Thursday, February 15, 2007

In Praise of Blue

Tuesday's Juneau Empire ran an editorial from the San Jose Mercury News on the op-ed page called "Don't let kids grow up 'red'; anti-tax ideology hurts health" I don't know who the writer was, but he did a bang up job.
It seems that children in red states, with an anti-tax, anti-government ideology, are more likely to suffer from poor prenatal care, early death, child abuse, and teen incarceration than children in "blue" states.
Ten of the top 11 states on the list [the child vulnerability index] are blue states. No fewer than 24 of the 25 bottom states are red states.
a child in the overall bottom 10 states is:
  • Twice as likely to die by the age of 14.
  • Seven time more likely to die from abuse or neglect.
  • Twice as likely to be living in poverty.
  • More than twice as likely to be incarcerated as juveniles.
The well-being of the nation's children matters. The investment blue states make in their children not only pays off ultimately in lower medical bills and less need to provide social services, but also creates a higher percentage of productive, well-educated members of society.
The nations red states should be red-faced about their disgraceful health care response. Their selfish practice of being unwilling to part with tax dollars to help guarantee their children's future is in direct opposition to the American values they so often claim to cherish.

Is there anything else we need to understand? Perhaps it is time that we stopped thinking of taxes as theft and something that we all need relief from and start looking at them as an investment in the quality of life. They support our children in ways that individual families usually cannot. They support our elders in ways that we can't, and don't usually want. They build the roads and keep the libraries open and the firetrucks rolling and the schools open and the water purified and running and the sewage treated. They eradicate mosquitoes around standing water and prevent any one person from fishing out the lake. They keep hospital doors open all day, every day, so that we may have care. They run the suicide hot lines and the poison centers. They patrol the highways and send a cop to protect you from that odd looking man who is trying to break down your door.

And, if they do all of this for me, a private citizen who just uses a few of the many resources provided by taxes, what do they do for major corporations, who need airports and roads and waterways open to ship their goods, weather forecasts to help plan the next distribution schedule or growing season, courts to enforce their contracts, and an educated employment pool to work in their offices? Taxes are part of the cost of living, and it seems to me that the people who use governmental services most are not single moms who might be on welfare for a time or need medicaid for their kids, but the big corporations who couldn't get goods to market without the transportation routes provided by tax money and would have no recourse when a supplier didn't give them what they need without the courts to enforce contracts.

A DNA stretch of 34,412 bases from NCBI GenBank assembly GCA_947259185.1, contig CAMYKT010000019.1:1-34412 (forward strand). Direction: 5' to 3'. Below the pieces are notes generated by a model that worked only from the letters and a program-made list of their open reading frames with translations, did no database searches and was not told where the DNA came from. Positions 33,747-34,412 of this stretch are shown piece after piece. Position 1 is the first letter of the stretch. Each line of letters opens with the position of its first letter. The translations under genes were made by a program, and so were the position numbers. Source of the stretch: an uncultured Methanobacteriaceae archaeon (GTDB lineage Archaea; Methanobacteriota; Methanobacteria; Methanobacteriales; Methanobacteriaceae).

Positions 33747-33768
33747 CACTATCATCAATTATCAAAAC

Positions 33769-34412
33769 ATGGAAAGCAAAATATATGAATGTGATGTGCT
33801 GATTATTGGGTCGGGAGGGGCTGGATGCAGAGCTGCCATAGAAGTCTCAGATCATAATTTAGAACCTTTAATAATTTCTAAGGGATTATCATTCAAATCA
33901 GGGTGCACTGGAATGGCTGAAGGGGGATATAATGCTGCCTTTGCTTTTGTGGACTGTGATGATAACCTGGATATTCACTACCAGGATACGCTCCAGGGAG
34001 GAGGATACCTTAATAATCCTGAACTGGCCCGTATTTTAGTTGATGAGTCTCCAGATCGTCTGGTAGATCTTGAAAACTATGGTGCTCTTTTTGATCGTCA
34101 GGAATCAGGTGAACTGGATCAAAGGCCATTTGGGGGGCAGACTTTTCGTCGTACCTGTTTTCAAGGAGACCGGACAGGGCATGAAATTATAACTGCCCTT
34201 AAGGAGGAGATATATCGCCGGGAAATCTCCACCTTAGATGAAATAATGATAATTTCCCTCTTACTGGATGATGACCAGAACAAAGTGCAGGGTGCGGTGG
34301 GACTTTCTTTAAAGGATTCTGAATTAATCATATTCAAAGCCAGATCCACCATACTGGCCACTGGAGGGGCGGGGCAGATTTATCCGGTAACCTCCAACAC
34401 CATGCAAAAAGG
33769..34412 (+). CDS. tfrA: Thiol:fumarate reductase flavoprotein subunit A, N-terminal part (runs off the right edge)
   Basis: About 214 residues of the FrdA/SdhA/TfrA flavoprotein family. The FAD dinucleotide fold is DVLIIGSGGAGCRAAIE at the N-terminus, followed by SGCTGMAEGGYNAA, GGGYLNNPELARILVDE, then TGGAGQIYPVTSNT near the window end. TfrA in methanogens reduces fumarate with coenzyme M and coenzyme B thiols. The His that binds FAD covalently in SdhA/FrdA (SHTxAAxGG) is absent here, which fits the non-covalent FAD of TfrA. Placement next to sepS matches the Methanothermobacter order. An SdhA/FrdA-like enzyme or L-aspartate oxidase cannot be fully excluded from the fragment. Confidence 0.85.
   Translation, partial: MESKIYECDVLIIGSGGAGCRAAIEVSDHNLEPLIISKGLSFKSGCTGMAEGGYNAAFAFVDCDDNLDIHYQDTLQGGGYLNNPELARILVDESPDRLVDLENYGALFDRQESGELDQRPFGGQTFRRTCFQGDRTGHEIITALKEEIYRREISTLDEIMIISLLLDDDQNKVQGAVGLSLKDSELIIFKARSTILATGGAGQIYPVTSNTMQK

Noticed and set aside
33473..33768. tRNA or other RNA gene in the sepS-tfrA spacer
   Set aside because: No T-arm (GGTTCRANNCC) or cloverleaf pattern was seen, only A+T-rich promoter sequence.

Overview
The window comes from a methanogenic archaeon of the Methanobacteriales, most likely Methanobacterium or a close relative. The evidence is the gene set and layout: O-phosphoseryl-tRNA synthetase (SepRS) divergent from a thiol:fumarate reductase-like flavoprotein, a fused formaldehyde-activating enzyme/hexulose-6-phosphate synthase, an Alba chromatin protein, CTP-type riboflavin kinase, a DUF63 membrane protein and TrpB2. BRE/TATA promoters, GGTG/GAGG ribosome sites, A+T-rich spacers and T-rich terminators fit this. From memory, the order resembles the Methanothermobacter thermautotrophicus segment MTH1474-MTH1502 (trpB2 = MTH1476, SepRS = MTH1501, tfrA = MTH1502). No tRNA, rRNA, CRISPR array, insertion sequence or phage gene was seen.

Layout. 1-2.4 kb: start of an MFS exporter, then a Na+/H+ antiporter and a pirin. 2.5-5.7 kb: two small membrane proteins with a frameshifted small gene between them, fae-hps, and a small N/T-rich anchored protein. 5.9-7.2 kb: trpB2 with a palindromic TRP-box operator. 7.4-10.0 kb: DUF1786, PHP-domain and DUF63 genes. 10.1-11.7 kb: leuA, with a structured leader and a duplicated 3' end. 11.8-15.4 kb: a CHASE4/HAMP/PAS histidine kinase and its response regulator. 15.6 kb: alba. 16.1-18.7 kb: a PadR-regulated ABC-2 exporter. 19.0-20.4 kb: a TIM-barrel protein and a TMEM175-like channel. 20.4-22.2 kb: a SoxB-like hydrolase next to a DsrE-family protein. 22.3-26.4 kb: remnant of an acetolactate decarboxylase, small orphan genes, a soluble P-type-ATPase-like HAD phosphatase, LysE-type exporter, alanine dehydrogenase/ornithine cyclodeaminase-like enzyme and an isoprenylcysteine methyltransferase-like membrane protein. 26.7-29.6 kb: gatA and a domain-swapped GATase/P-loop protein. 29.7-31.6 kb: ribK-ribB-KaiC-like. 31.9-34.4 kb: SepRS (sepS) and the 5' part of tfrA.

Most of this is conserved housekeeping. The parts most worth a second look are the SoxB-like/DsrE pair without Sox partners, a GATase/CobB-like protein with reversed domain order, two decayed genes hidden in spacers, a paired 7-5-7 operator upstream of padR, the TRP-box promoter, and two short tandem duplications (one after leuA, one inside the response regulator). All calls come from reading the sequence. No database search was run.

And, as we can see by the article in the San Jose Mercury News, those states that don't recognize this are not only falling behind, they are allowing their children to be left in the dust -- assuming their children live beyond the age of 14.

In A Nutshell follows.


Anvilcloud said...

Very good point: I'd never really thought before about who relies on taxpayer's money most.

Deja Pseu said...

You've nailed it here. I don't know why some people don't understand that it's *in their best interest* to have a healthy, educated populace.

Joy Des Jardins said...

This was an interesting post, and you gave us a lot of food for thought J. I'm quite sure that's not how most people look at paying taxes....maybe it should be.

Tabor said...

I still would like some demographics on these states like average income, average education, etc.

Rain said...

Great column and I absolutely agree. Not that taxes can't be wasted but that's what to deal with, not deny their importance.